The Use of Activated Macrophages for the Destruction of Heterogeneous Metastasis

  • Alan J. Schroit
  • Isaiah J. Fidler
Part of the Developments in Oncology book series (DION, volume 40)


Metastasis, the spread of malignant cells from the primary tumor to distant sites, is the major cause of cancer mortality. Indeed, by the time many malignancies are diagnosed, metastases have already been established in a variety of sites distant from the primary tumor, making selective excision or destruction by irradiation or chemotherapeutic agents extremely difficult. Exacerbating the problem of treating metastatic disease is the fact that cancer cells in different metastases originating from the same primary tumor, and in some instances even different zones within the same metastatic nodule, may respond completely differently to treatment. For example, although new and highly promising chemotherapeutic agents have been developed, their overall effectiveness is hindered by the common occurrence of drug resistance due to the rapid emergence of drug-resistant tumor cell variants, which then populate drug-resistant metastases (1,2; see also Chapters 5 and 6).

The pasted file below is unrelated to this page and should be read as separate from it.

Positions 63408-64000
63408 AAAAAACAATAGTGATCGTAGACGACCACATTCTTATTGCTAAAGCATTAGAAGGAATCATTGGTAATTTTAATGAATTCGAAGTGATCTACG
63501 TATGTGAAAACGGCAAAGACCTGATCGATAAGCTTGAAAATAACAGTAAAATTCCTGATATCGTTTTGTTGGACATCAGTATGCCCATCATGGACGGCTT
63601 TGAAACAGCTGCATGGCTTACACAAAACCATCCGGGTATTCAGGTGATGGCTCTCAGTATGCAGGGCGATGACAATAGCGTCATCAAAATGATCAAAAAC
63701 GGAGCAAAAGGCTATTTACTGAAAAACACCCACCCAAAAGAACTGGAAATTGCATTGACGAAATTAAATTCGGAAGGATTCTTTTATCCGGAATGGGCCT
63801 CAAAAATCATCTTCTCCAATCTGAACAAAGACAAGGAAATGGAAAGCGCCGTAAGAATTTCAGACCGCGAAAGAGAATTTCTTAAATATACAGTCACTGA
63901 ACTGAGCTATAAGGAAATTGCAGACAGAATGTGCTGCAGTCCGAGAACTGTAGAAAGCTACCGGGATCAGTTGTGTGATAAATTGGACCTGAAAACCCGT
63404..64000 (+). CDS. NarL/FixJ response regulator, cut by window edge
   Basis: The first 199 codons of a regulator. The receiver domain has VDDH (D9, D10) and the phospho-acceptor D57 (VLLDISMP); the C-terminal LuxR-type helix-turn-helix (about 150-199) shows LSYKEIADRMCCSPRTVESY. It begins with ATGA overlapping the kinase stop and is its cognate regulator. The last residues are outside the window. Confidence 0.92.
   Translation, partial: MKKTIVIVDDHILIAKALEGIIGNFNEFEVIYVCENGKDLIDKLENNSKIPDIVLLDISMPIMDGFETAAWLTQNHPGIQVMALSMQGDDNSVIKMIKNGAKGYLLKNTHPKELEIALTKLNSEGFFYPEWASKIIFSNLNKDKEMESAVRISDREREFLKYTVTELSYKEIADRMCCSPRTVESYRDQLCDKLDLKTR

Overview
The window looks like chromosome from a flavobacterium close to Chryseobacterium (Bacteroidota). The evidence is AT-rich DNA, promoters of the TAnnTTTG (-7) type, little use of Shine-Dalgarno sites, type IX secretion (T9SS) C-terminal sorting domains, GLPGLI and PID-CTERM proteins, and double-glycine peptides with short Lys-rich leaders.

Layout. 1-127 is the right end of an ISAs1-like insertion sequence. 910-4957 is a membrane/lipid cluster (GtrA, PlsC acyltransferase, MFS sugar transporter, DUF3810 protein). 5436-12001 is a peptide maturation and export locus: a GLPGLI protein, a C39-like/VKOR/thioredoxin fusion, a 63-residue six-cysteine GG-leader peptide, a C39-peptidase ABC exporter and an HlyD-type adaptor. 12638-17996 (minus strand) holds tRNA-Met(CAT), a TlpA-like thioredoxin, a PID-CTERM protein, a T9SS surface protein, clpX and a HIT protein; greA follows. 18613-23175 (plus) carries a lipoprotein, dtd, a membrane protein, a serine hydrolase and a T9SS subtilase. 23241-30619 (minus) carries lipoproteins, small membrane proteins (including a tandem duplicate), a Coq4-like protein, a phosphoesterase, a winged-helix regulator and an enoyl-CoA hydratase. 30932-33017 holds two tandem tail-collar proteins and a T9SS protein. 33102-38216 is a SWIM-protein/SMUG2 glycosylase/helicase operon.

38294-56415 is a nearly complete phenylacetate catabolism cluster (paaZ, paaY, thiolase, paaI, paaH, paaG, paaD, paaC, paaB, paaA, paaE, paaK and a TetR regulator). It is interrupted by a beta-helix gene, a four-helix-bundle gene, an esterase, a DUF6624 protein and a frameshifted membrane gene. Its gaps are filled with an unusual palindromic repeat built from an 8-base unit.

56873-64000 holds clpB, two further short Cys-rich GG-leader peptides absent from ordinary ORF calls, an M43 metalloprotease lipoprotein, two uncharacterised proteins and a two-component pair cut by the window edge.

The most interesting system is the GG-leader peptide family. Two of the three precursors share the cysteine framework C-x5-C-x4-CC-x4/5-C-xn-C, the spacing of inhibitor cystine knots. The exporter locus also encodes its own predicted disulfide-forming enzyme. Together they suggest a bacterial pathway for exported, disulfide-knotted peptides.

Alveolar Macrophage Muramyl Dipeptide Tumor Cell Variant Tumoricidal Macrophage Promising Chemotherapeutic Agent 
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Copyright information

© Martinus Nijhoff Publishing, Boston 1986

Authors and Affiliations

  • Alan J. Schroit
  • Isaiah J. Fidler

There are no affiliations available

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